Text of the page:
Friday, October 23, 2020
Quakes Shake Craters
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The Indian Tunnel is the easiest for visitors to access—when it’s open. PHOTO: Craters of the Moon
   
Monday, September 14, 2020
 

BY KAREN BOSSICK

Craters of the Moon National Monument’s caves are among its most popular attractions.

But the caves, created thousands of years ago as hot explosive magma forced its way to the surface leaving tubes behind, have become increasingly off limits.

First, officials closed many of the caves in the area to protect bat populations. Then they instituted a  screening procedure among visitors to help prevent the spread of white-nose syndrome in those that remained open. Humans are potential carriers of the bat-killing fungus.

This spring park rangers closed the four caves that were open to visitors due to social distancing challenges posed by COVID-19.

Now, it’s anyone’s guess when the caves might reopen. Park officials say the caves’ structural stability was affected by the 6.5 earthquake that struck Shake Creek in the Cape Horn area northwest of Stanley on March 31.

A staffer confirmed that they have found notable concerns in Indian Tunnel, which is the largest of the tunnels open to the public. They’ve also detected possible problems in Boy Scout Cave, which forces visitors to scramble through a small crawl space. Problems include loose rock and a fracture that could collapse.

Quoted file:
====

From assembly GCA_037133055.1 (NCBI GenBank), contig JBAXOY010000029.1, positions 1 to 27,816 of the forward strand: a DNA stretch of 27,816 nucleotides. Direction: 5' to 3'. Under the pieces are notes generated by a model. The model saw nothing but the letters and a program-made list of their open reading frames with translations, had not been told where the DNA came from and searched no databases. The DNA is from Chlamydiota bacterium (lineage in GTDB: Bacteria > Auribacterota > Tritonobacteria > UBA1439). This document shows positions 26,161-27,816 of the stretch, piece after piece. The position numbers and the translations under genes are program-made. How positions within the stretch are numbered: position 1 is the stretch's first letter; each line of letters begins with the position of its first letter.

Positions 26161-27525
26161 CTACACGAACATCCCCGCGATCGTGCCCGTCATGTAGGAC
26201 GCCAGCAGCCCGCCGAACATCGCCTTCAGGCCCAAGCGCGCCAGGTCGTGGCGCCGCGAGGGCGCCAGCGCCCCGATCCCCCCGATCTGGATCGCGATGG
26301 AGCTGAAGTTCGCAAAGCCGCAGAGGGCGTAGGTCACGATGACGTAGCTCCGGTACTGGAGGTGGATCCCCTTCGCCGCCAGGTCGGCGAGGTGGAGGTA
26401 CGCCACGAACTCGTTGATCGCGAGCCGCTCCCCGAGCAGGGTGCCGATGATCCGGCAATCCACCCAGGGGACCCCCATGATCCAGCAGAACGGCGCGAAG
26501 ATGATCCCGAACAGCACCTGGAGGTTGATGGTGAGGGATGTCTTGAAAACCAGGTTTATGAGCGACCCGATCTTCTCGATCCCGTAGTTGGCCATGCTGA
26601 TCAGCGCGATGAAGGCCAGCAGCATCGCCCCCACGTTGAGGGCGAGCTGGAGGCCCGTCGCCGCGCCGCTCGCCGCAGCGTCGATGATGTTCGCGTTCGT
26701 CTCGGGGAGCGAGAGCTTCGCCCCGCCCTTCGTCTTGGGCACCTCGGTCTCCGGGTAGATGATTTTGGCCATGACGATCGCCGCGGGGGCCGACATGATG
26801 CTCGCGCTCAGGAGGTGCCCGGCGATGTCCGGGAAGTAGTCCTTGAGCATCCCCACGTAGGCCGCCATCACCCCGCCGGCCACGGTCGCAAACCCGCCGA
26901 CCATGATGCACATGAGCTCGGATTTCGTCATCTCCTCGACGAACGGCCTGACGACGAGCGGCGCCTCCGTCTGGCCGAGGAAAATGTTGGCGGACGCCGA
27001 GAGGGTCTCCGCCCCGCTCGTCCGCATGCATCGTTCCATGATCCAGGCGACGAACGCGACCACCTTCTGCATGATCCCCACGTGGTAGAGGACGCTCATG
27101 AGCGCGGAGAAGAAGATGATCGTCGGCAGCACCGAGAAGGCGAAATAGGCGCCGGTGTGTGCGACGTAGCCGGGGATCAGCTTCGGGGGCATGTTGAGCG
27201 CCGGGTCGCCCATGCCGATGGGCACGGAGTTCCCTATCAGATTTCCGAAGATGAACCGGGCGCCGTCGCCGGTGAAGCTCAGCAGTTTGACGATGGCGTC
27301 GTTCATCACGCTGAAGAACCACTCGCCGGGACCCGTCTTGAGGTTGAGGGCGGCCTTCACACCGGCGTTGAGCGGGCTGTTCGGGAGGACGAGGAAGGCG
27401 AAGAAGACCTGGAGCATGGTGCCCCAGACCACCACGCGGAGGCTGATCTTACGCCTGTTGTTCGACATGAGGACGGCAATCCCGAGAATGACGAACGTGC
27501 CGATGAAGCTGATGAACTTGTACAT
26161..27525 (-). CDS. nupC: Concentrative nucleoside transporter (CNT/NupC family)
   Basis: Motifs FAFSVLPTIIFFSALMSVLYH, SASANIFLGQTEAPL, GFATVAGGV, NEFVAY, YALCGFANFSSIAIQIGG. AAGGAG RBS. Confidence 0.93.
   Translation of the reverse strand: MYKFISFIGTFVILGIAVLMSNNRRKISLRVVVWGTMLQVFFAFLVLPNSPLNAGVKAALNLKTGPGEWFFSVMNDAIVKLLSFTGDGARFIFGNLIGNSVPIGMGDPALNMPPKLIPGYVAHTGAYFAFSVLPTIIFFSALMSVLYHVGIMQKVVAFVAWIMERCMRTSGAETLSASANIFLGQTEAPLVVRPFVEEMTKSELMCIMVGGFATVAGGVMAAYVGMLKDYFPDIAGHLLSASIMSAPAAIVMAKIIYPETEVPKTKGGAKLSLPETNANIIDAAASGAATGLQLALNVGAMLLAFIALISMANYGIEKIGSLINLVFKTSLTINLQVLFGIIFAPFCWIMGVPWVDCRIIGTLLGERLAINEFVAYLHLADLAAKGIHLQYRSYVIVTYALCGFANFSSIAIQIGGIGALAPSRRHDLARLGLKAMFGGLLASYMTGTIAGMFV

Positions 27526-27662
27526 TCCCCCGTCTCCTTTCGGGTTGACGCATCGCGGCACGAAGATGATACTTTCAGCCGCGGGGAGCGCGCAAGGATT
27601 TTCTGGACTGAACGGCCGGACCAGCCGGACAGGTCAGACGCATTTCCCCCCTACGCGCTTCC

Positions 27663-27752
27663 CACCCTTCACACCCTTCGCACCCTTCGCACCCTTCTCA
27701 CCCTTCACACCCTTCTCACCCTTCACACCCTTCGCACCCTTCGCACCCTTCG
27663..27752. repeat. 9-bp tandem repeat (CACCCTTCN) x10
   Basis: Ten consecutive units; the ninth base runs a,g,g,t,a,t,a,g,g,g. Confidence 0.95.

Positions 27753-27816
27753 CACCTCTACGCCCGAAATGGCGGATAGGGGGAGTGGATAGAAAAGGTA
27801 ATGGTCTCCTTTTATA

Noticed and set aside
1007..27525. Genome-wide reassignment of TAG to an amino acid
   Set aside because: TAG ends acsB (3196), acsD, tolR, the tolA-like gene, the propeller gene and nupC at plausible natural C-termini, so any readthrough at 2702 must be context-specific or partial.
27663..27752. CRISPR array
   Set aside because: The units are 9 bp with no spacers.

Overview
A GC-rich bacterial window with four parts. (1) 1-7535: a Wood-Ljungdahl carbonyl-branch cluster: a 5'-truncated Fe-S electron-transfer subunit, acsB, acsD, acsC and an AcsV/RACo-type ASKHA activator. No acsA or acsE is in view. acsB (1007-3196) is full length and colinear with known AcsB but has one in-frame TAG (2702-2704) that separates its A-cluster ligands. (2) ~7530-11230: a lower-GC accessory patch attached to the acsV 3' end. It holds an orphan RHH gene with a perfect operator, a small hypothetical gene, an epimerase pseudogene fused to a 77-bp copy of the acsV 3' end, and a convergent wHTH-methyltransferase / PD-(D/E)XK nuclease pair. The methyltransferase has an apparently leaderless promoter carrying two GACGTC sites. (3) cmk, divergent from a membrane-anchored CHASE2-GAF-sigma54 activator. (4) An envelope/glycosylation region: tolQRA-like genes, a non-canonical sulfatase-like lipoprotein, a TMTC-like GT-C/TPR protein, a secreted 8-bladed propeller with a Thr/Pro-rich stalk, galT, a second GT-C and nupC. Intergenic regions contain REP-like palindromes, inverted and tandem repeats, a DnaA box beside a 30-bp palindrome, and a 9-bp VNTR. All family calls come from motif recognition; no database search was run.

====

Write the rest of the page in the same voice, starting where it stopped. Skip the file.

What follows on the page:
Eric Bilderback, a Parks Service geomorphologist, plans to carry out additional evaluations this fall.

Meanwhile, the quakes keep on coming.

The latest occurred took place last Monday when six quakes hit the Stanley-Lowman area at 2:24 p.m. The strongest was a 4.4 quake in Bear Valley, which sits between Stanley and Lowman. Another--a 3.9 quake--struck 23 miles north of Stanley.

Multiple earthquakes have taken place in the area since the first on March 31. A few have even toppled natural landmarks, such as the Baron Spire, which once sat above the Baron Lakes near Grandjean.


 

 

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